Just like the standard model is just a model, economics relies on models as well. Matter of fact is that it's hard to predict what humans in aggregate are capable of. But I welcome anyone trying to come up with new models ...
Full disclosure, econ PhD student (high-freq trading area)
A sentiment often echoed by economists. I'd be inclined to counter with the following:
All models are wrong. Some are useful, some are dangerous. Do you have a mechanism to tell the difference?
What I'd like to see studied is any connection between funds allocated to econ research and the assumptions made in the publication output.
More study on how econ research is funded in general would help to better understand the incentives and motives of researchers.
All models are wrong, some are useful
Hey, I have a few questions regarding the Econ-PhD you're doing.
(Basically questions about the work you're doing, is it worth it??...etc.)
My email in my profile if you'd like to get in touch.
(By is it worth it, I mean your personal opinion on the value you are getting from your current area of research, which you've mentioned is HFT)
A "classical physics + some constraints" analogy for Economics would also do the job.
Just because some magnitudes are discrete in a system, it doesn't mean quantum mechanics is needed to describe it. The distinguishing features of quantum mechanics come from the counter-intuitive mathematical predictions (entanglement, superposition, probability distributions, etc). But these are very specific and have no known analogy for Economics.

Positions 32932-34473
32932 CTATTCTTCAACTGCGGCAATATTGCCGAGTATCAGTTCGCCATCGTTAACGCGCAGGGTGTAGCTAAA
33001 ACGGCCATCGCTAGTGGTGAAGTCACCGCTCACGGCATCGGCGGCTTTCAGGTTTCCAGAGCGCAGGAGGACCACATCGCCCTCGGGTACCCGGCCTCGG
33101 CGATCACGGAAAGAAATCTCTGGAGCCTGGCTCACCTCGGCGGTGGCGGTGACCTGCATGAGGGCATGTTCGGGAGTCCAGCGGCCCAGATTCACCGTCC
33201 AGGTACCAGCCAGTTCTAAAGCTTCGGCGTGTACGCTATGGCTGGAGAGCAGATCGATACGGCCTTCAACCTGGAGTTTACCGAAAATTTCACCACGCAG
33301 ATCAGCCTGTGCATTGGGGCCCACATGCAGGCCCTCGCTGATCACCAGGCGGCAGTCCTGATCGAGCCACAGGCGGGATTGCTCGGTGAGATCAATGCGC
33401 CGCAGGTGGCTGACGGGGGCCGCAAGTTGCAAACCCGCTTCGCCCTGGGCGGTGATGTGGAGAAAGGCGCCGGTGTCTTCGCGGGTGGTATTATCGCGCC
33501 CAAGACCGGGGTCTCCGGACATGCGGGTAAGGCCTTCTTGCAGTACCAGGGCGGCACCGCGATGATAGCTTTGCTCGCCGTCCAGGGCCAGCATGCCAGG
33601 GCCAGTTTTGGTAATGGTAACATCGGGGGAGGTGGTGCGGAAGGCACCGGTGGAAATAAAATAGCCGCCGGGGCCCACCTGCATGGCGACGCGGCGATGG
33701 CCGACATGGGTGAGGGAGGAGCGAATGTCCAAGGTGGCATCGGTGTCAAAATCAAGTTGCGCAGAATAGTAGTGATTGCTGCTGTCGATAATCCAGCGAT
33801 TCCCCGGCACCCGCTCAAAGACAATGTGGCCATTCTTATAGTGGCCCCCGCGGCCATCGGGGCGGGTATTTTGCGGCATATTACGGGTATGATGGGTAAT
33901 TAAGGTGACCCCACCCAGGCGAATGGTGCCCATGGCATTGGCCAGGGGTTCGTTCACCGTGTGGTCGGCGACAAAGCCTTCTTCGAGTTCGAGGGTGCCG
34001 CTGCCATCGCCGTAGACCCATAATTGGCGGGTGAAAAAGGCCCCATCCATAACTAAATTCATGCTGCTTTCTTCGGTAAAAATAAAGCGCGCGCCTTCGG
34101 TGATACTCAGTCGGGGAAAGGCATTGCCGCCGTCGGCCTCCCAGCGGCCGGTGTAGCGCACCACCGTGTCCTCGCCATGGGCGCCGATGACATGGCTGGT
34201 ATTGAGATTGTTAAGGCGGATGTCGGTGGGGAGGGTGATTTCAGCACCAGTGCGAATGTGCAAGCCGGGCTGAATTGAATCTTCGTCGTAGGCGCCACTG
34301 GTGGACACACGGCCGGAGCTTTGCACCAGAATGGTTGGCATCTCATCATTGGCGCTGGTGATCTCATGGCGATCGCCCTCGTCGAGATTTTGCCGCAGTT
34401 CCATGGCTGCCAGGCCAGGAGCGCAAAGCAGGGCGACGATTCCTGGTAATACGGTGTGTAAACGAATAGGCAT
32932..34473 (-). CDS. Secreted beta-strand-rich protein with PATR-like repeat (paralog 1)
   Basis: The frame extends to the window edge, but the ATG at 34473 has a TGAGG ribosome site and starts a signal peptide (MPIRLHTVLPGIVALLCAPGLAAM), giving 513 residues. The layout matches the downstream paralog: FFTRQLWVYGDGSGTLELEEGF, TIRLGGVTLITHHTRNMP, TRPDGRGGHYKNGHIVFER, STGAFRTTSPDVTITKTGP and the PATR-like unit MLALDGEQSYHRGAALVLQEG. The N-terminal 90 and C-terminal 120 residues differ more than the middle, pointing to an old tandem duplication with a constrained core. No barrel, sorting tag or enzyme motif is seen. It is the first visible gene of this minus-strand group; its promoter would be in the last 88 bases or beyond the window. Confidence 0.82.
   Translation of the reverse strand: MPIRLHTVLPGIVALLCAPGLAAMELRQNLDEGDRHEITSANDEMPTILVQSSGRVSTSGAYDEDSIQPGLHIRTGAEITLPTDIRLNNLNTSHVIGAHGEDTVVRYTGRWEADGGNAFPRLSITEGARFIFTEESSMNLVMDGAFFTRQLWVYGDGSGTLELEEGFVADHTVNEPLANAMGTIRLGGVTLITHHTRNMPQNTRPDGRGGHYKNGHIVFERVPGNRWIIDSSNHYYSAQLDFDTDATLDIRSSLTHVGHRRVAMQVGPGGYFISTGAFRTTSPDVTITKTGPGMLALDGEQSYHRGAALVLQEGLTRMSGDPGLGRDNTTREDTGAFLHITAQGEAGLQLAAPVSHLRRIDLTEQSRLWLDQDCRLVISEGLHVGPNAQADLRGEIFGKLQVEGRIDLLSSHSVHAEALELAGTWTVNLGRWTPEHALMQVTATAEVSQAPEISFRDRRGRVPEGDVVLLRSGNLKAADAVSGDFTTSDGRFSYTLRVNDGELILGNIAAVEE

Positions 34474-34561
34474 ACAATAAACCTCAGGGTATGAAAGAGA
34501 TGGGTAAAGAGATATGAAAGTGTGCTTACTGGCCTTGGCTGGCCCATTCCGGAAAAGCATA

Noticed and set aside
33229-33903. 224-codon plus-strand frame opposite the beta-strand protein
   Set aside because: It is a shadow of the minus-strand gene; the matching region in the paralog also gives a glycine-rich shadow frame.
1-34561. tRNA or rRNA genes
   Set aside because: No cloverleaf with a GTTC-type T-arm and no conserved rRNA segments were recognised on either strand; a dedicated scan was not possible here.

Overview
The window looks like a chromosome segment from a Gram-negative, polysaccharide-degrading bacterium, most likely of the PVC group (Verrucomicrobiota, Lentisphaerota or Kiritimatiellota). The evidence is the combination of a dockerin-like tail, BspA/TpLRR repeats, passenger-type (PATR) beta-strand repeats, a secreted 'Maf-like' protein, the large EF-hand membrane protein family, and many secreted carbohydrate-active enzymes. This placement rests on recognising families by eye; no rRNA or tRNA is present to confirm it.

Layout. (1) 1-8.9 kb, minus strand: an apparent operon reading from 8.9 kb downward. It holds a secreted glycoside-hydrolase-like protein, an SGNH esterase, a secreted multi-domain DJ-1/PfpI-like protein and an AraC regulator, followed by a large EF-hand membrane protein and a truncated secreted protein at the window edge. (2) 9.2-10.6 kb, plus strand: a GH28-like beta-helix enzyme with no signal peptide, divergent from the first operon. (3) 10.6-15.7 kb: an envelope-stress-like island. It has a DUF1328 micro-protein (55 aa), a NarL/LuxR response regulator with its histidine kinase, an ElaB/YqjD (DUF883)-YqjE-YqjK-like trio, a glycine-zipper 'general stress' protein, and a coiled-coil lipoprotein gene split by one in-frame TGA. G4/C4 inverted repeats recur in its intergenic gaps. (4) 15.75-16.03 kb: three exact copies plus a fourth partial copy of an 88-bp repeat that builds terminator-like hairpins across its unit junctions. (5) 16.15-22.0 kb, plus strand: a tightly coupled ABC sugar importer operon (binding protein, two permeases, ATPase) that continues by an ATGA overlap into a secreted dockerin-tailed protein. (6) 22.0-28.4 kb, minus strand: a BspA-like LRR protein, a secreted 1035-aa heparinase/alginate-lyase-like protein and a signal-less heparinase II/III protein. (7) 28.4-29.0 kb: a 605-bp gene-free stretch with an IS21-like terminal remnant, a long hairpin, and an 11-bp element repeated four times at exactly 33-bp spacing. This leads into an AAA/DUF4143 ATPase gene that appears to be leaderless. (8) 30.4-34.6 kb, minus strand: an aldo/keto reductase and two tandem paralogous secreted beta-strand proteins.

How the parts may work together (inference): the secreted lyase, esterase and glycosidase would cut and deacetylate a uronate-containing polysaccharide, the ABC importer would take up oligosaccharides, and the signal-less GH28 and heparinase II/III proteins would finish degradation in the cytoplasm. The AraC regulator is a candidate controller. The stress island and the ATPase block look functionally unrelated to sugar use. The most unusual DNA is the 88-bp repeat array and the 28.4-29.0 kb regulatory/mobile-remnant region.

Physics is different because there are measurable fundamental laws that apply in all systems - or at least we have been able to determine some set of laws or approximate laws at scales where we can calculate useful things with them. Finding analogous fundamental laws in economics just won't be possible. There is no version of gravity or electromagnetism in economics where indivisible (or approximately indivisible) objects have known masses or charges. The closest thing you have is game theory, which is still very far from universal - I can't enumerate all the possible options available to each individual agent in an economic system and assign an objective utility to each option for a given agent. Not even a single individual can do that for themselves.